The film touches on these themes from another angle. A guy born in guy’s body and happy being a guy, is kidnapped and forced to undergo hormone therapy, surgery and psychological torture till he breaks down and accepts that he is a woman and is willing to accept sex as a woman. I think that it is much easier for people to understand his suffering. (Vicente in the image on the left)

So does the film help us to understand the sufferings felt by transgender persons by forcing us to look at it from another angle? I am not sure.

Sexuality as a learned behaviour: All the debates about gay and lesbian rights are based on the premise that it is natural to be heterosexual or homosexual, that we are born with our sexual orientation and it cannot be changed.

However the film touches on this issue in an ambiguous way. Vicente, the guy who is forced to change his body, face and voice to become a woman called Vera, does not like to be a woman sexually till Zeca forces him. After this episode, the depiction of Vicente changes in the film – he decides to use his female body to break away from the prison.

But is his sexual use of his female body just a ploy or is it because his gender lines are blurred and he starts feeling like a woman and likes the woman’s sexual role? The psychological change in Vera is shown by her immersion in yoga, both as an exercise for body postures as well as meditation to deal with her trauma - thus yoga is part of his femminisation exercise.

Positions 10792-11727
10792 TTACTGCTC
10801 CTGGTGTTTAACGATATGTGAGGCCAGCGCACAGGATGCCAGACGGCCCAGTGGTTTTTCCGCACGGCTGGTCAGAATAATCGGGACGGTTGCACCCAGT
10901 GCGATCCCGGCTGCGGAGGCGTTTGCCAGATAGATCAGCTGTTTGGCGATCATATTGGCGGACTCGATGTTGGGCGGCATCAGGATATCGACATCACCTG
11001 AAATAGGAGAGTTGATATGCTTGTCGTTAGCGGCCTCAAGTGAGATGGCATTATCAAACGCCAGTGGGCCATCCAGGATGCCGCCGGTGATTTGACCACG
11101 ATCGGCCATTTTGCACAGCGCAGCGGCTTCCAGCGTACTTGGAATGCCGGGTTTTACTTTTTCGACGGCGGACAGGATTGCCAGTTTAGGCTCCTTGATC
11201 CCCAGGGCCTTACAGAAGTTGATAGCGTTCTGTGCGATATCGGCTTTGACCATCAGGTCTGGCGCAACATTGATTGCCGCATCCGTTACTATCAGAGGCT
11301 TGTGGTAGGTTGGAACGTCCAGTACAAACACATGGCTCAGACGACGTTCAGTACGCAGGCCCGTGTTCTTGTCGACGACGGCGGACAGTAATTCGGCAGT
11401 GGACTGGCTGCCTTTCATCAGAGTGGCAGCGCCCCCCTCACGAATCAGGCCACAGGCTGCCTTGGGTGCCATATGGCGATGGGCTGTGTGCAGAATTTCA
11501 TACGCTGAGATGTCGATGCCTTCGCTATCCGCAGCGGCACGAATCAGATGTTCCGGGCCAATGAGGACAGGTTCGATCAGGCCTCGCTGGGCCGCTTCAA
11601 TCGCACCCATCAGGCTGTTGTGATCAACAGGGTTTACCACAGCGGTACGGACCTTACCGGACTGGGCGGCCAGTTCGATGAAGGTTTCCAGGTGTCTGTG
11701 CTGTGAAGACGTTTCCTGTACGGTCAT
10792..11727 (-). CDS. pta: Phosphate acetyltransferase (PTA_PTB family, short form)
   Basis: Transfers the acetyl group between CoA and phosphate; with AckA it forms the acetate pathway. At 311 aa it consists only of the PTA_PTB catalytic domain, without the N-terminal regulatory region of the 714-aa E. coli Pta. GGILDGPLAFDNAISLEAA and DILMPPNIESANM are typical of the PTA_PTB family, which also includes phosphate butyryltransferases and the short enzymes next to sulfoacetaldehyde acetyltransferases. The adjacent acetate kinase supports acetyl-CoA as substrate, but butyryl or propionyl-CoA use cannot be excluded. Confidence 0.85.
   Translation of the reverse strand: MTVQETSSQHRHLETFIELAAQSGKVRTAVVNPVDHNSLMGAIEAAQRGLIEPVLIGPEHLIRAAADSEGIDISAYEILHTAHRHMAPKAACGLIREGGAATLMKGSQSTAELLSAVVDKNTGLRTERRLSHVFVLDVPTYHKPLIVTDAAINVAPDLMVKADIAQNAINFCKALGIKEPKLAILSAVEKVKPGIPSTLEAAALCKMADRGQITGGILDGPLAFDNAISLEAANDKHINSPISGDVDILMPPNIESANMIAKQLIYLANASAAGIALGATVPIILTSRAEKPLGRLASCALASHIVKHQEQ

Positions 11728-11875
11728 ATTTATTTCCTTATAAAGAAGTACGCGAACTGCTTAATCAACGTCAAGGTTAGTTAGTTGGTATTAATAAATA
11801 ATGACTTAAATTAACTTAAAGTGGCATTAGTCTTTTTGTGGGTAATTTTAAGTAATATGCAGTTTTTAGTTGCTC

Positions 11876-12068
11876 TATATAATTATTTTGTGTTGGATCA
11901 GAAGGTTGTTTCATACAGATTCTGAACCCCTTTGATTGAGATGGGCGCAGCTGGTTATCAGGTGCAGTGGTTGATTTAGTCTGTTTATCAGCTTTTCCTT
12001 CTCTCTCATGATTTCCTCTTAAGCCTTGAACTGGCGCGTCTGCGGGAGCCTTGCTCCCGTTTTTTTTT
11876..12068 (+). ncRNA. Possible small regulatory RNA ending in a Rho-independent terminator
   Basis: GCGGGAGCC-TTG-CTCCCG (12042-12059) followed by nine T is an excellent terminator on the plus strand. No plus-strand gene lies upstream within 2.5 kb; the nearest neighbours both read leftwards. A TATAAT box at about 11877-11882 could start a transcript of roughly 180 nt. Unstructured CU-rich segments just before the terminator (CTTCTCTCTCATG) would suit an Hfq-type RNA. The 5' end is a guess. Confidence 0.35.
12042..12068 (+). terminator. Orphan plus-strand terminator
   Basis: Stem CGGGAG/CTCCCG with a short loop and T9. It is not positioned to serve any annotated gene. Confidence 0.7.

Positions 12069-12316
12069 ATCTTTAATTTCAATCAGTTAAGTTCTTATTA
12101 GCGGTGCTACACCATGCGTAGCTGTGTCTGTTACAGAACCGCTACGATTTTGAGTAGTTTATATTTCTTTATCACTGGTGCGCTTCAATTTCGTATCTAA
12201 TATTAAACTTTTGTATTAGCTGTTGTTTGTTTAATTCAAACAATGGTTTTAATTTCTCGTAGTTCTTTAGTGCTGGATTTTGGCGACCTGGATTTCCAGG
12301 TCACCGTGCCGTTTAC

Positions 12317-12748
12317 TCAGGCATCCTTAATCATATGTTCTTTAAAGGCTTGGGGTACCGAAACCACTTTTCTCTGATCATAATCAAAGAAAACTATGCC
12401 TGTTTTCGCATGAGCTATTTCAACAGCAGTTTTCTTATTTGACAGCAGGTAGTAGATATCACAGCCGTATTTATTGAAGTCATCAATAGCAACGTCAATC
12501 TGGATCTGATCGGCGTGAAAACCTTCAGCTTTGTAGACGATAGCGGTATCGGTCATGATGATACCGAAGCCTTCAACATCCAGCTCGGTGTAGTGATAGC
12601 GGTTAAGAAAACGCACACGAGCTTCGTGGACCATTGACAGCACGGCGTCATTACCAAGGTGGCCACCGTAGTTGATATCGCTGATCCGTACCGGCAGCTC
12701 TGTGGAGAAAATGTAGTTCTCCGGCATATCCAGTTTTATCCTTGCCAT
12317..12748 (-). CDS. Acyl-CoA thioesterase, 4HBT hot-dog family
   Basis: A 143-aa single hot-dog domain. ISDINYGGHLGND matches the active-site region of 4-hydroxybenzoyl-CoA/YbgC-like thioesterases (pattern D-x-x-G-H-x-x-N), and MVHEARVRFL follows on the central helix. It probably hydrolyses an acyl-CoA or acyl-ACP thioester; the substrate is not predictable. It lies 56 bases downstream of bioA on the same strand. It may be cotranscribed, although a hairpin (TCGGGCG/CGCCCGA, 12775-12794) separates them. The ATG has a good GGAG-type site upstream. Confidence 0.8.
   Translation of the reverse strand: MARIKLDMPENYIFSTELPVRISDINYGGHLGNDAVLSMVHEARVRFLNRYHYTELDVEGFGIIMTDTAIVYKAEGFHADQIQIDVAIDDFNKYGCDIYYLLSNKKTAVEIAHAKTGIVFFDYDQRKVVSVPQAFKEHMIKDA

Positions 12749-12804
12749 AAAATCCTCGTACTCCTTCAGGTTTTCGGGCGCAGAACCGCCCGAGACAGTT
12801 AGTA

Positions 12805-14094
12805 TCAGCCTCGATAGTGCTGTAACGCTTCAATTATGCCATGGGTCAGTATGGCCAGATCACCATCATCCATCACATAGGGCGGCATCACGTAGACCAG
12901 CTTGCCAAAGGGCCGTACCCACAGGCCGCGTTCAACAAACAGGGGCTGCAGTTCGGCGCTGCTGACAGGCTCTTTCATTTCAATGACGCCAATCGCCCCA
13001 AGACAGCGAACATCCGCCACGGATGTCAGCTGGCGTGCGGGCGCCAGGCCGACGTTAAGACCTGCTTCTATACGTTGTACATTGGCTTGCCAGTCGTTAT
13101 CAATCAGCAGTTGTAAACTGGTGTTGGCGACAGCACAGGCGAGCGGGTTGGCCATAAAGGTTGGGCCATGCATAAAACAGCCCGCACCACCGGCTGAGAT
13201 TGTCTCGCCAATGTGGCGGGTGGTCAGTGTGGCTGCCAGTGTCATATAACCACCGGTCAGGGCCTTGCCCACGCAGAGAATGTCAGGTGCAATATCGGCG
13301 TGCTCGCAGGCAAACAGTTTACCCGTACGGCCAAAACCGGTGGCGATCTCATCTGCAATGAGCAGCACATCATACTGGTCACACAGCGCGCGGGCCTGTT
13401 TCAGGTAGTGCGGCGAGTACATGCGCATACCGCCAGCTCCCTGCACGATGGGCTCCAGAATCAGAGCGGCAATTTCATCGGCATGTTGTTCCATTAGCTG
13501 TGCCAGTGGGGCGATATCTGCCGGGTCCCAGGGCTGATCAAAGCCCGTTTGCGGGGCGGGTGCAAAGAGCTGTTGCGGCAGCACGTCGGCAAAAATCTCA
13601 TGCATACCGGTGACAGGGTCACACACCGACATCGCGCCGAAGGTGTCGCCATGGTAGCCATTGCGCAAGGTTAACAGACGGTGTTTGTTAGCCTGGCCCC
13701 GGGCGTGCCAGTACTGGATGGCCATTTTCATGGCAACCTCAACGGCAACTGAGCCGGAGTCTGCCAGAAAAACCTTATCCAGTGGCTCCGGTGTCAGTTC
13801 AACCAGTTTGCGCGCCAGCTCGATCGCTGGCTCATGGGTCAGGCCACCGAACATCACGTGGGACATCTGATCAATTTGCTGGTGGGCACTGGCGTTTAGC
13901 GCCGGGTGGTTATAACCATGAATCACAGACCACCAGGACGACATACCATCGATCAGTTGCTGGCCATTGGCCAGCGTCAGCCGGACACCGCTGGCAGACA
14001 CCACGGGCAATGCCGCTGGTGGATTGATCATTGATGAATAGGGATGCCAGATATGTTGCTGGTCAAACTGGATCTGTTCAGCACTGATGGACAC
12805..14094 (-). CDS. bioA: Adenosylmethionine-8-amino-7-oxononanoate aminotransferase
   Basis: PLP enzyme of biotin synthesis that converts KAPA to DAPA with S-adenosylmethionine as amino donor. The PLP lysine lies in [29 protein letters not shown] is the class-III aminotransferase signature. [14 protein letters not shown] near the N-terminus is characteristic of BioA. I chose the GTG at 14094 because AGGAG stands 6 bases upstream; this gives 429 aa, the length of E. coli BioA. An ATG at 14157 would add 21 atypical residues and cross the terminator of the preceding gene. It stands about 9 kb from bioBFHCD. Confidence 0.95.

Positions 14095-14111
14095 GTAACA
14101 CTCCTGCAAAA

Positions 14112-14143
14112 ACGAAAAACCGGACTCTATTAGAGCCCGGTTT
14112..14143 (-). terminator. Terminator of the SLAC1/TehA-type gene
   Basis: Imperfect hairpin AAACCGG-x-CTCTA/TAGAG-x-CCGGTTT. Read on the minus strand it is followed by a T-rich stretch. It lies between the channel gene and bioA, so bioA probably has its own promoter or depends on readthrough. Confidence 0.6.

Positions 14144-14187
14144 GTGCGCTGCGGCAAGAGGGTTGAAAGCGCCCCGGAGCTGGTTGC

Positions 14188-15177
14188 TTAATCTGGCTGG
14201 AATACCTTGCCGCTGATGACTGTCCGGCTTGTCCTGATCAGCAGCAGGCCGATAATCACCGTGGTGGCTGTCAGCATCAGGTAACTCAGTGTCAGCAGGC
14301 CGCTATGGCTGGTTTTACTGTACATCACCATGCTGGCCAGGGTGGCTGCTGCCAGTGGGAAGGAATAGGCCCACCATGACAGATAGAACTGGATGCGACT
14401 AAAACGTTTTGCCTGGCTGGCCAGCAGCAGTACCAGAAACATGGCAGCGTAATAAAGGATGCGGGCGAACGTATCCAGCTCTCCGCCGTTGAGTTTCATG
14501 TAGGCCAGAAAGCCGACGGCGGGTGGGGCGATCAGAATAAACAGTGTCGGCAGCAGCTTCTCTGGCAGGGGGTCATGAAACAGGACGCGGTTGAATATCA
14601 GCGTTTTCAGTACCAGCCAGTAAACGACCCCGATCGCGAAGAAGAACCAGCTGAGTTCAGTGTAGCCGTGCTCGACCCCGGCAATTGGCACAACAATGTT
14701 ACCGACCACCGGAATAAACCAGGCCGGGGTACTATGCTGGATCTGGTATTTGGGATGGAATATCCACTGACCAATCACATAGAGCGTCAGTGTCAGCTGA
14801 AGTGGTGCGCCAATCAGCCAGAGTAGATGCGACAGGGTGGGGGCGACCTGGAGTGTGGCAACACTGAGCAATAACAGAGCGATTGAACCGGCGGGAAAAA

When the film ended, I was not sure if Vicente/Vera would continue to live like Vera or would like to go back to being Vicente (at least in clothes and behaviour, if not genitally) or may be both - be sometimes Vera and sometimes Vicente?

This confusion is reflected in deciding the pronoun to be used while talking about Vicente/Vera – are we talking of a He or a She and if there is blurred boundary between these two as well.

CONCLUSIONS

As I have written above, the film is very disturbing because it touches on taboo issues in an unconventional and politically incorrect way. Even after a few days of watching the film, I continue to think about certain aspects of this film.

If I watch it again, probably I would understand it better because knowing the backstory about Vicente’s kidnapping and forced surgery would give a different meaning to the whole first half of the film.

However, I don’t think that I am going to watch it again, though the film was premiered at Cannes festival in 2011 and it won different awards. Probably they did not find it as disturbing, as I did. Perhaps one can just watch it in a superficial way, as a horror film with surprises and twists in the plots without posing any of the questions I have posed above.

***

2 comments:

  1. Replies
    1. I agree Harsh, after reading this review I don't think that I would have like to watch this film! :)